Total Solar Eclipse — One Year Ago

August 21st, 2018 by Nancy | Print Total Solar Eclipse — One Year Ago

I have been meaning to post my experiences during the Great American Total Solar Eclipse on August 21, 2017 … What can I say? It’s been a busy year! So, here – a year later – is a reminiscence of that incredible day.

The day before, though, I had the chance to meet up in St. Louis with the “Eclipse Escape” crew, led by two of my most favorite people in the world, Fraser Cain and Pamela Gay. I gave a presentation to the 100-plus crew about my book “Incredible Stories From Space” and got to meet IRL a lot of people I’ve known for years online. It was a blast.

The day of the eclipse, I got up early and headed about 40 miles south of St. Louis to the town of Festus, Missouri. I had decided several months earlier that I didn’t want to “cover” the eclipse as a journalist, I just wanted to experience it. I coordinated with longtime good friends Leza and Daryl as to the location so we could be together for the eclipse.

Friends Daryl and Leza joined me in Festus, MO for the eclipse.

The park at Festus was exactly the type of spot I was looking for: a huge, wide open area with a great view of the sky. We chose a spot near some trees, however, as it was a warm, humid day and being able to duck into the shade occasionally was perfect.

I arrived about 8 am, and watched as people started to stream in. Not long after, I couldn’t access the internet on my phone because of the high demand and so many people in one little spot. So much for sharing things on social media! But it was a great chance to pull out my bag of goodies. I had supplies to make pinhole viewers, as well as a couple of colanders and some info sheets.

A few clouds drifted here and there, but mostly it was clear. Anytime a cloud appeared on the horizon, I got a little nervous.

As the eclipse began, the colander really worked well to show the progress of the Moon moving over the face of the Sun.

Tiny ‘eclipses’ showing through the holes of a colander. Credit: Nancy Atkinson.

It was great to watch it with the eclipse glasses too.

The last few minutes leading up to totality, things started to get weird. It started to get dark; a strange, eerie darkness right by us and above us, but yet out on the horizon all around us where it was clear of trees, you could actually see the light outside of the 70-mile wide shadow. It grew darker and the crickets started to chirp. Some street lights in a nearby parking lot turned on. A point of light began to be visible in the sky — it was the planet Venus.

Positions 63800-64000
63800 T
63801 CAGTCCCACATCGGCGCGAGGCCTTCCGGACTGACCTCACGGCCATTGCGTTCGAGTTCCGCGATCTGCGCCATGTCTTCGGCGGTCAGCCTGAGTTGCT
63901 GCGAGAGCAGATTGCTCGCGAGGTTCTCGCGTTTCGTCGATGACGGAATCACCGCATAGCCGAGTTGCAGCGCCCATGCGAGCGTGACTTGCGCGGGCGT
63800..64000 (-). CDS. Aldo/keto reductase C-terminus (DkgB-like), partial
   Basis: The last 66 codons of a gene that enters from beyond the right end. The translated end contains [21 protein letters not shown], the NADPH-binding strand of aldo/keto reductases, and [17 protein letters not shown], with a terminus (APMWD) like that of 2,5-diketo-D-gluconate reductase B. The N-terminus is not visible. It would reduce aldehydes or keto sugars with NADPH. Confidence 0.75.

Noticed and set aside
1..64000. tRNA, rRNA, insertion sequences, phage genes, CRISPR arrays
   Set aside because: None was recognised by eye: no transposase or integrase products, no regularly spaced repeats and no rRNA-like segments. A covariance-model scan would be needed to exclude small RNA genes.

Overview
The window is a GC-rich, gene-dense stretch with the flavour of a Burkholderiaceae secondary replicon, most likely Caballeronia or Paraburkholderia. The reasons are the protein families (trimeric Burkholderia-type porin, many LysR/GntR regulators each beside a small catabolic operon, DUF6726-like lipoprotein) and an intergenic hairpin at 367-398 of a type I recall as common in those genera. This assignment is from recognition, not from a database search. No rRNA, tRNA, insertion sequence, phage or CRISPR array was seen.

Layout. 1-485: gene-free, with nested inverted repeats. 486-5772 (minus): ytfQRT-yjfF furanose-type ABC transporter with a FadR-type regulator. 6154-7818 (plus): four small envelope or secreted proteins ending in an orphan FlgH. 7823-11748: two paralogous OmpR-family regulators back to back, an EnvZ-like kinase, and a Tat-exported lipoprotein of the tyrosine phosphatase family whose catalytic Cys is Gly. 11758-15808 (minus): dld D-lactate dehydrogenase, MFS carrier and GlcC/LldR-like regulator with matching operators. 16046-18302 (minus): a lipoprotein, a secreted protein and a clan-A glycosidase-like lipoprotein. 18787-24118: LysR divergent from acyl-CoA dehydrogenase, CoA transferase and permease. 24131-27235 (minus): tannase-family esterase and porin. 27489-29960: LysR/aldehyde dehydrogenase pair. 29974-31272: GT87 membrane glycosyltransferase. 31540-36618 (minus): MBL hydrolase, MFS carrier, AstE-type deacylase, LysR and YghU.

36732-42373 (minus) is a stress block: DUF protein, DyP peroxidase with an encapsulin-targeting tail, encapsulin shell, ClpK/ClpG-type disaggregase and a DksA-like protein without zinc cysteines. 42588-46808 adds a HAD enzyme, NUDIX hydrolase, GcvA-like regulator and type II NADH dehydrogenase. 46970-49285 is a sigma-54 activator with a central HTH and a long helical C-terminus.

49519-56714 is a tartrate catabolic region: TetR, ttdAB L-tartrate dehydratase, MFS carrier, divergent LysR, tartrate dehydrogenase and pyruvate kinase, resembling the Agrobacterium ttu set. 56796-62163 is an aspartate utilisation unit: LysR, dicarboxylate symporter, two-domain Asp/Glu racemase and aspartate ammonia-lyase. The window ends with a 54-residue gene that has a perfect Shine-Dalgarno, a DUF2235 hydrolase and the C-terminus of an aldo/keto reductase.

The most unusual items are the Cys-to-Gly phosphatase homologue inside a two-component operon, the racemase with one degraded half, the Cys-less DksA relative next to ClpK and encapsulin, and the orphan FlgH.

Then the eclipsed crescent Sun grew smaller and smaller. For the first time in my life I then saw Baily’s Beads.

Suddenly the Moon seemed to pop into place directly over the Sun. As one, the crowd oohed, ahhhed, whooped, hollered and cheered.

My lame picture of totality, taken with my phone camera. Credit: Nancy Atkinson

At totality, the sight was amazing and astonishing. ‘Otherworldly’ was the word that came to mind and I immediately thought how early cultures witnessing a total solar eclipse would have surely thought the world was ending or that the gods had caused such an indescribable sight. No image I have seen of the eclipse (and I’ve seen a lot!!) captures, portrays or does justice to the sight we saw above us in Festus. Even though it was hot, I got chills.

I couldn’t breathe, but yet had to breathe because I started crying. I didn’t realize it at the time, but after re-watching the movie “Contact” a few months ago, my reaction to the eclipse was almost an exact duplicate of how Ellie Arroway (Jodie Foster) reacted to seeing galaxies across the universe:

“No … no words. No words to describe it. I didn’t know…. I didn’t know it would be so beautiful….I didn’t know…”

Some red or pink spots showed up around the corona, glistening like rubies here and there around the now dark disk of the Sun. This was something I wasn’t expecting, but they were prominences around the Sun, which is hot hydrogen gas rising from the lowest layer of the Sun’s atmosphere.

We had 2 minutes and 40 seconds of totality in Festus, and every second was amazing. I tried to take it all in – the amazing sight above me, the reaction of people around me, the strange darkness and night-time sounds from crickets, but no birds chirping.

Then – suddenly and way too soon — the first point of light reappeared at the edge of the Sun’s limb, meaning totality was coming to an end and everyone needed to get their eclipse glasses back on. While the darkness came gradually before totality, it quickly became as bright as full-sun, even though just a sliver of Sun was showing.

Many people packed up right after that, but I wanted to savor the day and enjoy the other side of the eclipse, and watched through my glasses as the Sun gradually returned to full size. The traffic could wait.

It was an amazing experience and I could see myself easily becoming and eclipse hopper! We are already making plans for April 8, 2024! Don’t miss it!

You can see lots of great eclipse images from people around the country in an article I put together for Universe Today.

Here’s a great video I found online from other folks who were at Festus, it really captures the experience!

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